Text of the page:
I showed my utter, shocking ignorance of British history and classical music yesterday by saying “Henry Purcell? Who’s he then?” - I heard gasps.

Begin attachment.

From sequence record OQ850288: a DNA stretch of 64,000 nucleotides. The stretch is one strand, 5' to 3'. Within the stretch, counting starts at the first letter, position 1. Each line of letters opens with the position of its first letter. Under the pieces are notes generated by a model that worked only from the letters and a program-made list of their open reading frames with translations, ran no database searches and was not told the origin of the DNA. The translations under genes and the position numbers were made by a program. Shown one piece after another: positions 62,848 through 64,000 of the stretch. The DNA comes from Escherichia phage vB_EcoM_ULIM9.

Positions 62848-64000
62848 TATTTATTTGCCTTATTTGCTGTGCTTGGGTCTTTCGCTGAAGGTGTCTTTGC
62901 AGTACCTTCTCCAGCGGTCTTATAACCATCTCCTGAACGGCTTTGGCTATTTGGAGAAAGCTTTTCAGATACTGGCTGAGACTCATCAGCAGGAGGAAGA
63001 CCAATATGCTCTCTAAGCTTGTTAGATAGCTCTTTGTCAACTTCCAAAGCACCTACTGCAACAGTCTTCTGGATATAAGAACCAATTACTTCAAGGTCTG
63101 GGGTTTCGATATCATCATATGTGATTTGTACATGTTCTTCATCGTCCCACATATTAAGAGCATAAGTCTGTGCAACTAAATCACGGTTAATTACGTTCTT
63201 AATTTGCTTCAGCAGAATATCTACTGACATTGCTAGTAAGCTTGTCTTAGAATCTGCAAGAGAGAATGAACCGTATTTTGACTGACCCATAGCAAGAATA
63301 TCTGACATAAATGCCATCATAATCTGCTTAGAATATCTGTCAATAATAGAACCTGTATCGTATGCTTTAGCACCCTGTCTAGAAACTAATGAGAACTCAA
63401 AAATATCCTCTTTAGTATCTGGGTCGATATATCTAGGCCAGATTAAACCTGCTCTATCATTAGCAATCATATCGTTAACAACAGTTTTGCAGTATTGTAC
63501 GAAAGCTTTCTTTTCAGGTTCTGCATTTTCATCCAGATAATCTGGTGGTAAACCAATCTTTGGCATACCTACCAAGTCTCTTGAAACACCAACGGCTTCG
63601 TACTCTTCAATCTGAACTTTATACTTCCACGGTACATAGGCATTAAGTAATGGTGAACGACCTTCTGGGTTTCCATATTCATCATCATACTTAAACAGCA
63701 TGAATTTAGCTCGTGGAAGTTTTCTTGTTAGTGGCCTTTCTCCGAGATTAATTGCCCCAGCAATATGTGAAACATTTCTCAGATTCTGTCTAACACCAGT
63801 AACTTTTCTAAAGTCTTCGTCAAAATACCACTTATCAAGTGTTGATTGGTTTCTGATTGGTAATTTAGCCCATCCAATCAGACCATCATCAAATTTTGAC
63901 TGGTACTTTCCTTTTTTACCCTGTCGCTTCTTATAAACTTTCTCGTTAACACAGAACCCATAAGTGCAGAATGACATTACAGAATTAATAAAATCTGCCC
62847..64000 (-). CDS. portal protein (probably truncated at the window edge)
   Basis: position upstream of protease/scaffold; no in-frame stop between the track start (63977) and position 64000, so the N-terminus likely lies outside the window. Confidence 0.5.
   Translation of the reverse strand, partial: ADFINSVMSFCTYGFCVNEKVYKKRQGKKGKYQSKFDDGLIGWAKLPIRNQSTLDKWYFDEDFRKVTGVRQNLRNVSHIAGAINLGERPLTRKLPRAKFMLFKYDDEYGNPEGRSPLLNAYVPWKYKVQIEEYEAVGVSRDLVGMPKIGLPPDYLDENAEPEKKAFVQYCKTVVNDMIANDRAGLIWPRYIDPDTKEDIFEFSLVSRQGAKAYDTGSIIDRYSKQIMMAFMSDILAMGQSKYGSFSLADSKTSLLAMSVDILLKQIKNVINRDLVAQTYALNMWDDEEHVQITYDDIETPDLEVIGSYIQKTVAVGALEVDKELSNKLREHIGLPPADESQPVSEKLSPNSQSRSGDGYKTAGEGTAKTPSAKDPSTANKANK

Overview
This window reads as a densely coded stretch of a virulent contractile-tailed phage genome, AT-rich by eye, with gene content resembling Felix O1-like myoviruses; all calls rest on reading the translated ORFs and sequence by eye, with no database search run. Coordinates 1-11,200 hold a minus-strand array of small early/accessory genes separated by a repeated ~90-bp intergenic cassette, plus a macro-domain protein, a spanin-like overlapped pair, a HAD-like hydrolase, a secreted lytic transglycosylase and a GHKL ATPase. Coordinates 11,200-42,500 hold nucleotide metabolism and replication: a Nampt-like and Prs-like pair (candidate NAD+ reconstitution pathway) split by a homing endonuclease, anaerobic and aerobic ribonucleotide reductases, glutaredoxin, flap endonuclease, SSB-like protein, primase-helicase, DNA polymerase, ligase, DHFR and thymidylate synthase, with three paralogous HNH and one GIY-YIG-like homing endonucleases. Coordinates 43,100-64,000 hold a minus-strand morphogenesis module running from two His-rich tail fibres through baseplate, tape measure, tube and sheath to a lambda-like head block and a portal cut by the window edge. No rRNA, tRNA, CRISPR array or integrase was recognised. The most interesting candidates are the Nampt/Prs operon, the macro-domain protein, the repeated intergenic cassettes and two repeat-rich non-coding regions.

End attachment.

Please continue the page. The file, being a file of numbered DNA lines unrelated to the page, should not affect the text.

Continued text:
Apparently, from my frantic search of Wikepedia, <a href="http://en.wikipedia.org/wiki/Henry_Purcell">Mr Purcell</a> <blockquote> a Baroque composer, is generally considered to be one of England's greatest composers—indeed, he has often been called England's finest native composer. </blockquote> But <strong>far</strong> more interesting (to me at least) is this bit: <blockquote> The cause of Purcell's death is unclear: one theory is that he caught a chill after returning late from the theatre one night to find that his wife had locked him out; another is that he succumbed to chocolate poisoning; perhaps the most likely is that he died of tuberculosis. </blockquote> <i>Chocolate poisoning?</i> Chocolate is poisonous to dogs, but not people. Chocolate had only been available in England for slightly longer than Purcell had been alive. Was it was feared as a strange and dangerous habit with terrible consequences, much as hash was in 1950s America (Was there an equivalent to <a href="http://www.archive.org/details/reefer_madness1938">Reefer Madness</a>?) Or was something done to the chocolate, or done while eating or drinking it, that made it dangerous? Searching for more information on Purcell's dangerous consumption of chocolate returns dozens of copies of the same Wikipedia text. I did learn (on Nestle's site, I'm ashamed to say) that at one stage almost all the chocolate in England was stolen property, taken from Spanish ships, and that the first time the English encountered raw chocolate they thought it was sheep manure and burned it all.